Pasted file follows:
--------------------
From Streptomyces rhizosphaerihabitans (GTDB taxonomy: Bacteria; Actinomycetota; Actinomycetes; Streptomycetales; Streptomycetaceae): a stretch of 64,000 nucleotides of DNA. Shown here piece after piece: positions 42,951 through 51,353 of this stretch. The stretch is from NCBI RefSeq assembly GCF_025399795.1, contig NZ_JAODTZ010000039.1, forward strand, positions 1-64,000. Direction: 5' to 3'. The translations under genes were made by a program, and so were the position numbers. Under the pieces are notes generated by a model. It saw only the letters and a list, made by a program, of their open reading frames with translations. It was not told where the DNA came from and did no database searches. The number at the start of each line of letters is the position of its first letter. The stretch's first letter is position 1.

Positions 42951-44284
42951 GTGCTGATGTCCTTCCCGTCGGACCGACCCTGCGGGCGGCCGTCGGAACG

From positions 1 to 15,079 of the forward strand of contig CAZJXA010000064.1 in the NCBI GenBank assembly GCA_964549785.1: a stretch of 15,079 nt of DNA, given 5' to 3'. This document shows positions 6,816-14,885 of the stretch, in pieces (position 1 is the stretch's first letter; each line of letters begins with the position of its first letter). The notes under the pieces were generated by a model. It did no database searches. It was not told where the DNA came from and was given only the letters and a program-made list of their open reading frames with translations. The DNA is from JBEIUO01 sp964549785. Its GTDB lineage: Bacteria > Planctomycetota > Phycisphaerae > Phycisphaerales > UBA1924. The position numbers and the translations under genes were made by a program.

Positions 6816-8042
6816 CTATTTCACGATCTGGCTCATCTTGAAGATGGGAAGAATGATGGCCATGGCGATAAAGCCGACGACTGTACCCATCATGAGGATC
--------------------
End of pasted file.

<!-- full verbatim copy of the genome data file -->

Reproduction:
From Streptomyces rhizosphaerihabitans (GTDB taxonomy: Bacteria; Actinomycetota; Actinomycetes; Streptomycetales; Streptomycetaceae): a stretch of 64,000 nucleotides of DNA. Shown here piece after piece: positions 42,951 through 51,353 of this stretch. The stretch is from NCBI RefSeq assembly GCF_025399795.1, contig NZ_JAODTZ010000039.1, forward strand, positions 1-64,000. Direction: 5' to 3'. The translations under genes were made by a program, and so were the position numbers. Under the pieces are notes generated by a model. It saw only the letters and a list, made by a program, of their open reading frames with translations. It was not told where the DNA came from and did no database searches. The number at the start of each line of letters is the position of its first letter. The stretch's first letter is position 1.

Positions 42951-44284
42951 GTGCTGATGTCCTTCCCGTCGGACCGACCCTGCGGGCGGCCGTCGGAACG

From positions 1 to 15,079 of the forward strand of contig CAZJXA010000064.1 in the NCBI GenBank assembly GCA_964549785.1: a stretch of 15,079 nt of DNA, given 5' to 3'. This document shows positions 6,816-14,885 of the stretch, in pieces (position 1 is the stretch's first letter; each line of letters begins with the position of its first letter). The notes under the pieces were generated by a model. It did no database searches. It was not told where the DNA came from and was given only the letters and a program-made list of their open reading frames with translations. The DNA is from JBEIUO01 sp964549785. Its GTDB lineage: Bacteria > Planctomycetota > Phycisphaerae > Phycisphaerales > UBA1924. The position numbers and the translations under genes were made by a program.

Positions 6816-8042
6816 CTATTTCACGATCTGGCTCATCTTGAAGATGGGAAGAATGATGGCCATGGCGATAAAGCCGACGACTGTACCCATCATGAGGATC